Press release: IndyFringe Names Longtime Indiana Arts Leader as New Executive Director

The following was sent to the Bloomingtonian:

For Immediate Release
INDYFRINGE NAMES LONGTIME INDIANA ARTS LEADER AS NEW EXECUTIVE DIRECTOR
The former Artistic Director of Ivy Tech’s John Waldron Arts Center and Dean of Fine Arts at Ivy
Tech will officially take the helm at IndyFringe on June 3, 2024
Indianapolis— The IndyFringe Theatre board of directors has announced that highly regarded
central Indiana arts leader Paul C. Daily will take over leadership of the organization on June 3.
The announcement comes on the heels of news that the previous Executive Director, Dr.
Jennifer Cooper, had been selected as the new Executive Director for the Indianapolis
Symphonic Choir.
IndyFringe board president Bob DeVoss says Daily has precisely the combination of skills the
board was seeking in the organization’s next leader. “Paul’s done it all,” DeVoss said. “He’s got
a great artistic background, but he’s also got a lot of experience on the administrative side of
theatre – the budgets and box office side. Plus, he brings a strong network of relationships with
institutional and artistic partners that share our vision of Indianapolis as the city of choice for
top-tier theatrical talent to live and work,” he said, adding, “we’re very excited to have him
come on board.”
A Hoosier native who earned a BA in Theatre and Drama and an MFA in Directing from Indiana
University, Daily was already an award-winning actor and co-founder of an award-winning Off-
off-Broadway theatre company in New York City when Ivy Tech enticed him to return to his
home state in 2010. Daily became Artistic Director of Ivy Tech’s John Waldron Arts Center in
2010, and in 2014 was the founding Dean of its School of Fine Arts. Since leaving Ivy Tech in
2020, Daily has worked with Bloomington Playwrights Project and taught theatre classes for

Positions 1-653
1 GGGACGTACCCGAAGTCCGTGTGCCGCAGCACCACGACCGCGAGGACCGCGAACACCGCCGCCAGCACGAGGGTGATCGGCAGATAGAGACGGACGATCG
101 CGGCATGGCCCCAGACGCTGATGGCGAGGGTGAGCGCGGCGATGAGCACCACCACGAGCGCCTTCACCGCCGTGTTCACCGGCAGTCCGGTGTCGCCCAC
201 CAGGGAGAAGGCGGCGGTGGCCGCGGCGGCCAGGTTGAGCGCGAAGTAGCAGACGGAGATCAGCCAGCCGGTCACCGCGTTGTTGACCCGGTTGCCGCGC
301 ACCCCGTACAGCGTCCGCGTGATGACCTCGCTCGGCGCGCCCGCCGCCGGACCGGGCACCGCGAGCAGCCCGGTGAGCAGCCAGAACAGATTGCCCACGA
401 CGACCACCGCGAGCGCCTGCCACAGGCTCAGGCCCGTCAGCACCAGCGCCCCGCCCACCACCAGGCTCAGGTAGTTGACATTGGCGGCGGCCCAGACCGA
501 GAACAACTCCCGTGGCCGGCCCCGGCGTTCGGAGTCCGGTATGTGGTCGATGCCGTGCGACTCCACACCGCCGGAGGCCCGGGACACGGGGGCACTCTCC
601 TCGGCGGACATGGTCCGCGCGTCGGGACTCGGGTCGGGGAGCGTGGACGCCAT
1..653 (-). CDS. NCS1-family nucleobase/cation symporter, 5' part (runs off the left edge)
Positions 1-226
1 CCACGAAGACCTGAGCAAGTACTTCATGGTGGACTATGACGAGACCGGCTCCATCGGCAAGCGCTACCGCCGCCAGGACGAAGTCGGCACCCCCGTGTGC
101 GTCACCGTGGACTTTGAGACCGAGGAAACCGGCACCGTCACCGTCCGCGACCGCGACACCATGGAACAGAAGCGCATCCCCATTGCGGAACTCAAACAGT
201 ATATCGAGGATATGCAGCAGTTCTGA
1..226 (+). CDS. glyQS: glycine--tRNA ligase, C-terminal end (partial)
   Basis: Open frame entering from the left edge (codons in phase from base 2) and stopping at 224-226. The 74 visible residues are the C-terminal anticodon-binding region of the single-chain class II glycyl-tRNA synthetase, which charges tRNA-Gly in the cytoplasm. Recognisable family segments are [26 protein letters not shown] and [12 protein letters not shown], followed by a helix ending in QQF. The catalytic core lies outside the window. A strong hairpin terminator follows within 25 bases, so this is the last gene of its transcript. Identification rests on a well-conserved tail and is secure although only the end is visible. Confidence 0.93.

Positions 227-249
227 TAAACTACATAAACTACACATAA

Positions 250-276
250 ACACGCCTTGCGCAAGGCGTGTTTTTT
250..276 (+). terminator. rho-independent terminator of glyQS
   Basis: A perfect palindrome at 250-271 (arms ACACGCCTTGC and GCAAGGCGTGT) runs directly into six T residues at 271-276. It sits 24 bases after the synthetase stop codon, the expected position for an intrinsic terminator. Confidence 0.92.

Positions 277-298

high school and college students.
“Community,” Daily said, “is one of my passions. And that’s what IndyFringe creates.” Daily’s
plans for his first 100 days as Executive Director include a “listening tour” to engage community
stakeholders in conversations around “what they’ve seen IndyFringe be and what they dream it
could become.” Using that input, he says, “will allow us to keep building IndyFringe as an
organization that fosters not just new plays, but new theatre – new types of theatrical
experiences that appeal to existing patrons and newcomers alike.”
With the 2024 IndyFringe Festival kicking off on August 15, board members opted to retain
another well-known member of Indy’s theatre scene, Callie Burk-Hartz, as director of this year’s

festival. Over the past dozen years, Burk-Hartz has held a wide variety of roles with the
IndyFringe Festival. “I’ve been a volunteer, a box office manager, a producer, occasionally an
actor,” Burk-Hartz said, “and I’ve planned and managed the opening night celebration for more
than a decade.” DeVoss said having Burk-Hartz direct the festival gives Daily some breathing
room as he gets familiar with the organization. “With Paul starting on June 3 and the IndyFringe
Festival starting on August 15, it didn’t seem practical to ask him to manage everything this
year,” DeVoss said. “Callie’s done such a tremendous job with the planning for this year’s
festival and when she said she’d be willing to see it through, the board felt like we were getting
the best of both worlds,” he added.
Burk-Hartz says patrons can expect the 2024 IndyFringe Festival to rival the best of its pre-
COVID brethren. “We’re going back to an 11-day festival this year, with tons of performances
and a huge variety of themes and formats and venues,” she said. “Our goal is to produce a
festival that is equally enjoyable for patrons, artists, and volunteers. Everyone should feel like a
valued contributor to the experience.”
That’s the kind of community feeling Daily is looking forward to as he contemplates his first
IndyFringe Festival as Executive Director. “One of the things I love so much about the festival,”
he said, “is that it’s not just the experience of going to see a single show. It’s about all the
shows you see, and the people you meet as you walk between different venues, the places you
stop to grab a bite in between. It’s all of those community connections that make IndyFringe
the big, beautiful thing it is.”

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